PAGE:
John Stuart Mill On Freedom Of Speech

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Freedom of speech is an issue that transcends time. In a recent and controversial case, Maclean’s magazine was accused of publishing hateful and Islamophobic content that, (from the complainant’s point of view) allowed for no opportunity to be countered. There are parallels between John Stuart Mill’s work On liberty and the Canadian Charter of Rights and Freedoms enacted by Prime Minister Pierre Trudeau on what boundaries to place on such a precious liberty. Both generally conclude that a person’s freedoms must not be infringed upon unless they harm others in society. Does the publishing a critical opinion of one’s religion constitute as harm? ( is this harm question the thesis?). This will be explored the analysis of Canadian legislatures …show more content…
The article addressed 9/11 and hinted to the notion that a “Muslim takeover” has occurred in the Western World. In this way, he contends that populations in areas of Europe are dwindling (i.e. Italy) and are being replaced by an increase in the number of Muslims immigrating to the country. He states implications that because of the increase in Muslims entering Europe there could a change in formal law from the current judicial system to one that is under “sharia law” (Steyn 2006). Similar statements were reiterated in the interview Mr. Steyn participated in with The Agenda. In this interview he essentially stated the above and essentially discussed the increasingly growing Muslim population among Western countries and the fear that some individuals in this group may be jihadists (in which he referenced 9/11) and that their beliefs may interfere with their assimilation into North American (e.g. Canadian) …show more content…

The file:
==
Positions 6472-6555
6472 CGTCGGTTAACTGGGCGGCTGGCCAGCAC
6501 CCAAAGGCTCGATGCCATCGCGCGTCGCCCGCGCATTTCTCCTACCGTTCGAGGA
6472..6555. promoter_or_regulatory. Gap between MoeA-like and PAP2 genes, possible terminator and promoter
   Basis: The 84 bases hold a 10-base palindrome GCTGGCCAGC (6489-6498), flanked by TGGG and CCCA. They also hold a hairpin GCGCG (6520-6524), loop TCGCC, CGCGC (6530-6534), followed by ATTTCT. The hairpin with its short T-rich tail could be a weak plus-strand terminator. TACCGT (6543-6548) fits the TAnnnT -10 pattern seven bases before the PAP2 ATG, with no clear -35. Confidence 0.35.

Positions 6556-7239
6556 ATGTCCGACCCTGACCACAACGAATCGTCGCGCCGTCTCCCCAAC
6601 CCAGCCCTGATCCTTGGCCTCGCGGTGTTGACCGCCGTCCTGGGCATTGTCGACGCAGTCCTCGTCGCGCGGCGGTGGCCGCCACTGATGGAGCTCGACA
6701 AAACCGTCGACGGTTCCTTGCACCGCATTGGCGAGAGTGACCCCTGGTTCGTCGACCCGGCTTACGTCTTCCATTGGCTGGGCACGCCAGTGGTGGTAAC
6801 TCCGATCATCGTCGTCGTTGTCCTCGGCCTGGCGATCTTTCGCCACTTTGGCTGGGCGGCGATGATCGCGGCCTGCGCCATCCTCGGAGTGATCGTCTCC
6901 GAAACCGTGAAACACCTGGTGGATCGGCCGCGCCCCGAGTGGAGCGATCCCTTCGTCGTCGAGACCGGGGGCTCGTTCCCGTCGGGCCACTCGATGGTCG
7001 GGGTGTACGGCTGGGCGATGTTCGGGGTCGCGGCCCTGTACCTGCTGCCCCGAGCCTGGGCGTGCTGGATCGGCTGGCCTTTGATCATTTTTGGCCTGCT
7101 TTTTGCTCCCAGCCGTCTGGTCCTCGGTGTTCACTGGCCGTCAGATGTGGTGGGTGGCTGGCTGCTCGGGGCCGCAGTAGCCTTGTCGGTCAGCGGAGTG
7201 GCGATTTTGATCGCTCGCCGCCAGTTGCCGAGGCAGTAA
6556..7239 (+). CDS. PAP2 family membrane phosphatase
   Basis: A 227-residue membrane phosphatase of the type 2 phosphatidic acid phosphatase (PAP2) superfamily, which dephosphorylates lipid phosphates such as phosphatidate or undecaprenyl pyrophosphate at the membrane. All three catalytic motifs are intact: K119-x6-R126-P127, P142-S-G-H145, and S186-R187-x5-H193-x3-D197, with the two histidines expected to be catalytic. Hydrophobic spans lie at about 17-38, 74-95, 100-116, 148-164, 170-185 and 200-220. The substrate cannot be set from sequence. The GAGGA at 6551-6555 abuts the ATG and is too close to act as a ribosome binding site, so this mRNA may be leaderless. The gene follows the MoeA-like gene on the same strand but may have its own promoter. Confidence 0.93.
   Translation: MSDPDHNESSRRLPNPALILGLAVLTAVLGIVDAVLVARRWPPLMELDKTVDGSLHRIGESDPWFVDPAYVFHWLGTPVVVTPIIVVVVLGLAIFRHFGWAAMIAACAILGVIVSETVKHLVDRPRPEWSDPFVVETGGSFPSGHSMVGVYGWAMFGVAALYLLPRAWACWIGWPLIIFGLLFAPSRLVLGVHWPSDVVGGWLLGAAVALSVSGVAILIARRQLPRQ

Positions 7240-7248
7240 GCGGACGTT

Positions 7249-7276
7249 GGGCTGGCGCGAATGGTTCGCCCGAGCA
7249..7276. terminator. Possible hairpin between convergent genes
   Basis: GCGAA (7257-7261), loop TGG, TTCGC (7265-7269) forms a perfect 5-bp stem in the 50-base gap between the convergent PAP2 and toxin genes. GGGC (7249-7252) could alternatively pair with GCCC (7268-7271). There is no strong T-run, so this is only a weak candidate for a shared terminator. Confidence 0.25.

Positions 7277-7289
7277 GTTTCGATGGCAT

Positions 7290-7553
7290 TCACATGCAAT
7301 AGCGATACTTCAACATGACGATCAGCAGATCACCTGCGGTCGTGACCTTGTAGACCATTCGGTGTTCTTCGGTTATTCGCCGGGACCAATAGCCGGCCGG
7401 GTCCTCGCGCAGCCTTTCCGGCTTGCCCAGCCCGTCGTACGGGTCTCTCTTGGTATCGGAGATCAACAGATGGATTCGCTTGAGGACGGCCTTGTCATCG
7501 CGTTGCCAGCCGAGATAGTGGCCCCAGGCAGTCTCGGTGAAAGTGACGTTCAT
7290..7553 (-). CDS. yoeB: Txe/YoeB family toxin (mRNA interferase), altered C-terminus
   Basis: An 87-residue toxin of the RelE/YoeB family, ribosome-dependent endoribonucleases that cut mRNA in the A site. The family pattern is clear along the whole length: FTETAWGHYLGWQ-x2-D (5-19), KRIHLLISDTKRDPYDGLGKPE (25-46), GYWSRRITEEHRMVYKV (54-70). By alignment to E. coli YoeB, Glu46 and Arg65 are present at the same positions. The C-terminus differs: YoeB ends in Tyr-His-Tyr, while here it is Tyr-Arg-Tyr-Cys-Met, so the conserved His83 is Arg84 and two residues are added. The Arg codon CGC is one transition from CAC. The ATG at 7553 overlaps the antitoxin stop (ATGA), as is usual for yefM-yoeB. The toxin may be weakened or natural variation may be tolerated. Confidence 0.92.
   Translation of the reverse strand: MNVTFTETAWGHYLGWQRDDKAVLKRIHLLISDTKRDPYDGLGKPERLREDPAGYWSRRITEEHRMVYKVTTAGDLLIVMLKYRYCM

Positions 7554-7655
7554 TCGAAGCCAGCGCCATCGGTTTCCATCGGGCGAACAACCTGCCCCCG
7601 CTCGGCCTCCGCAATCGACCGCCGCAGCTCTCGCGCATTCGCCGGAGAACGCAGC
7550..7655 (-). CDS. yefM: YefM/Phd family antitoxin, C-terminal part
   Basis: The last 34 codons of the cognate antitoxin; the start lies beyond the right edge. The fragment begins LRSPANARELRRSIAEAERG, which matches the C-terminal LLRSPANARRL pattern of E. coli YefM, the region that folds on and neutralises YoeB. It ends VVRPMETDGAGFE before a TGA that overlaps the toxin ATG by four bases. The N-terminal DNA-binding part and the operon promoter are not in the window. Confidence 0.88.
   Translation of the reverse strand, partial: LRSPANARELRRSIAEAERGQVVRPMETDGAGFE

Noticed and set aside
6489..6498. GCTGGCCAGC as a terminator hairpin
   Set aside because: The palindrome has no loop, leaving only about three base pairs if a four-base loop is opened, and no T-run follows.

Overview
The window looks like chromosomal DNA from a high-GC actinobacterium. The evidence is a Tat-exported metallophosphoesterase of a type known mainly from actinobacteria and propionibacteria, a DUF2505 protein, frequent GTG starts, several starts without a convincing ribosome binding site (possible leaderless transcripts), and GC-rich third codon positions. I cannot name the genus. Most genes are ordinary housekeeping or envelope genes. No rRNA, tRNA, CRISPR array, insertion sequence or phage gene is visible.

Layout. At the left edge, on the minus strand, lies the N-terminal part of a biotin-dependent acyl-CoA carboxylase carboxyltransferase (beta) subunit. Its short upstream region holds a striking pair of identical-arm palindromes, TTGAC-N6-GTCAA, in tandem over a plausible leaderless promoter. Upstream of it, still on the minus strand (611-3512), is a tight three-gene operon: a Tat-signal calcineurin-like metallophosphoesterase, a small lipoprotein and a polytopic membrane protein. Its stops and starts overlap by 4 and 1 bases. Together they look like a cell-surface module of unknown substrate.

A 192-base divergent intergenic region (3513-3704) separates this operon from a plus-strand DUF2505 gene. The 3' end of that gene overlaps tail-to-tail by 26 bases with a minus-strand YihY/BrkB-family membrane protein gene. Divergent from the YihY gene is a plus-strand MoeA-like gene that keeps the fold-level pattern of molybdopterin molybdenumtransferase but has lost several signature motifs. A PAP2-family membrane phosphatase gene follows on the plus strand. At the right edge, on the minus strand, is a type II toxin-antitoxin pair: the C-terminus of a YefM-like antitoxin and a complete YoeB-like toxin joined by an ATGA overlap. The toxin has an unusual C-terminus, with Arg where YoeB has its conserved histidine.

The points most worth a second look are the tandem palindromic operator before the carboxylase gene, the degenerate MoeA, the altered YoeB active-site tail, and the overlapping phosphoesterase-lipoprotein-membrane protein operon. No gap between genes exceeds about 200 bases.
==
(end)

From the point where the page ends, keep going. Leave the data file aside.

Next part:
Of these benefits he argued that, “he who knows only his own side of the case knows little of that” (cite this). From this quote on can understand that Mill believes that no opinion on a fact is inherently accurate without consultation from other sources other than one’s own mind. In other words, he who does not listen to the opinion of one another lives in ignorance of aspects of the truth he does not know. The above statements demonstrate that Mill does not believe in silencing the opinions of others and actively encourages that different perspectives on a topic be understood through discussion. In this respect, Mill would express disapproval towards Macclean’s for non-publishing a counter article and would order them to do so to minimize the amount of harm that could occur from the unequal representation of opinions. Mill expresses a strong opinion against the spreading of hate and views this as harm. To elaborate upon the limits Mill places on free speech, he explicitly states that one should be allowed to fully exercise their freedom of speech unless such freedoms would infringe upon the rights of other; this is known as the harm principle. To continue, this principle is thoroughly explained throughout the essay where he draws upon analogies to explain the limits he draws upon free speech and when such a right has to be restricted due to the

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